Recent Graduate Living the Dream of Flight
July 9, 2012
Aviation Science, Parks College News
Cessna Aircraft Co. recently launched their inaugural “Discover Flying Challenge” to help generate excitement about light sport aircraft, a relatively new type of general aviation. This year they are challenging aviation students to see who can create the most awareness of Cessna’s Light-Sport Aircraft, the Skycatcher.
Nine flight instructors were carefully selected from university aviation programs across the country to participate in this years challenge and one of the individuals selected was our very own Edward Honey.
As dispatcher for the other eight Skycatcher pilots, Honey will be planning routes and helping them with various aeronautical decisions.
This past May, Honey graduated from Saint Louis University’s Parks College of Engineering, Aviation and Technology with a Bachelors of Science with a major in Flight Science and a minor in Air Traffic Control Procedures.
“The flying experience I have received from Parks College has definitely helped me handle the myriad situations and decisions of this internship,” said Honey. “Just last week one of our pilots flew out of Colorado. The fires in the state had made getting into his destination difficult, and the President was visiting the area, so we had to work around the Temporary Flight Restriction that’s associated with his aircraft. We ended up cancelling on the event and repositioning him to another airport that was closer to his next day’s activities.”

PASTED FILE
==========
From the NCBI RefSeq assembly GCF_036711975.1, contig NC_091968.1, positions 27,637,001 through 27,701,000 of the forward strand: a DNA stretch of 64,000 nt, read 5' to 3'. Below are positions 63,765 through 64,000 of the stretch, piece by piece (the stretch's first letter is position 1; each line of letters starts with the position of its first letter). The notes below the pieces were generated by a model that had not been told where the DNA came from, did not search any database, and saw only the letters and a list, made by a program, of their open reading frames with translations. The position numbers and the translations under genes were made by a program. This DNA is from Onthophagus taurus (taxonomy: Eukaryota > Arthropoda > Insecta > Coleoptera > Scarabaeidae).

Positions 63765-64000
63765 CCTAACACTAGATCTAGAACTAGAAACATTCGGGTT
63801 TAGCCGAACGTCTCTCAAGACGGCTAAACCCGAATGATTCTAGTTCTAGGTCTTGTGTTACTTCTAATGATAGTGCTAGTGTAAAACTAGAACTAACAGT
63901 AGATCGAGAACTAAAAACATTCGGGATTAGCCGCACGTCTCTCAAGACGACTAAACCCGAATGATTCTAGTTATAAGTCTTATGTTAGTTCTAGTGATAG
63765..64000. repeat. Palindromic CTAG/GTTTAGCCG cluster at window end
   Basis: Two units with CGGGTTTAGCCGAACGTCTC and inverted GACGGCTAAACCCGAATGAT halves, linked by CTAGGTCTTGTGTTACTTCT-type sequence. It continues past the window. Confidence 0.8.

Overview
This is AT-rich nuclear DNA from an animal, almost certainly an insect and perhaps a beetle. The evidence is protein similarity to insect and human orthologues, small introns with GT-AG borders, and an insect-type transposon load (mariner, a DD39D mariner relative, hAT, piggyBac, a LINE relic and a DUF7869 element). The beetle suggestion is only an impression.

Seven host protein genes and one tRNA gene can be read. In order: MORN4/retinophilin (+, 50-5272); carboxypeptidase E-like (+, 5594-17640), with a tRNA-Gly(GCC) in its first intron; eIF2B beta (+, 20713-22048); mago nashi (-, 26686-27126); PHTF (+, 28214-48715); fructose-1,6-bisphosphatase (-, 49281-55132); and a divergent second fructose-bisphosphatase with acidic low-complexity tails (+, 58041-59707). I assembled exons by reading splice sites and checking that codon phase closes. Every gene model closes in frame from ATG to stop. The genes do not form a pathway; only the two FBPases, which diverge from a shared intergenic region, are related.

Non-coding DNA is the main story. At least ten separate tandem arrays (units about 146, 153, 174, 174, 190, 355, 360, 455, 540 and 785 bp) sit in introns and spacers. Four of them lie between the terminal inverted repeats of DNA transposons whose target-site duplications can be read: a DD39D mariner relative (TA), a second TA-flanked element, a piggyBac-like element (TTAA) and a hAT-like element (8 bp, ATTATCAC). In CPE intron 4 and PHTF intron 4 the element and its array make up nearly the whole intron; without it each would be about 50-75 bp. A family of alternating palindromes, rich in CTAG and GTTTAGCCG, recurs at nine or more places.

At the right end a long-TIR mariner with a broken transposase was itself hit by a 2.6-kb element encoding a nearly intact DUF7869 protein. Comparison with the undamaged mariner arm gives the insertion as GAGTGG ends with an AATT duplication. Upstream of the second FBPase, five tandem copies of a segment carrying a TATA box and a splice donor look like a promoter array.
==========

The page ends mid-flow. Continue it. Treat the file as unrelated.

Cessna’s program was designed for aviation enthusiasts to easily follow each pilot’s journey through the Cessna Discover Flying Challenge website or through their YouTube and Facebook Page. Followers are also be able to find out where the pilots will be landing their Skycatchers next by checking the official challenge schedule.
The winner will be announced when all pilots reunite at the EAA AirVenture Oshkosh convention and fly-in in Oshkosh, Wis.
Cessna is the world’s leading general aviation company. Since its inception in 1927, Cessna has designed, produced and delivered more than 192,500 airplanes around the globe. This includes more than 6,100 Citation business jets, making it the largest fleet of business jets in the world. Today, Cessna has two principal lines of business: aircraft sales and aftermarket services. Aircraft sales include Citation business jets, Caravan single-engine utility turboprops, single-engine piston aircraft and lift solutions by CitationAir. Aftermarket services include parts, maintenance, inspection and repair services. In 2010, Cessna delivered 535 aircraft, including 179 Citation business jets, and reported revenues of $2.6 billion. More information about Cessna Aircraft Company is available at cessna.com.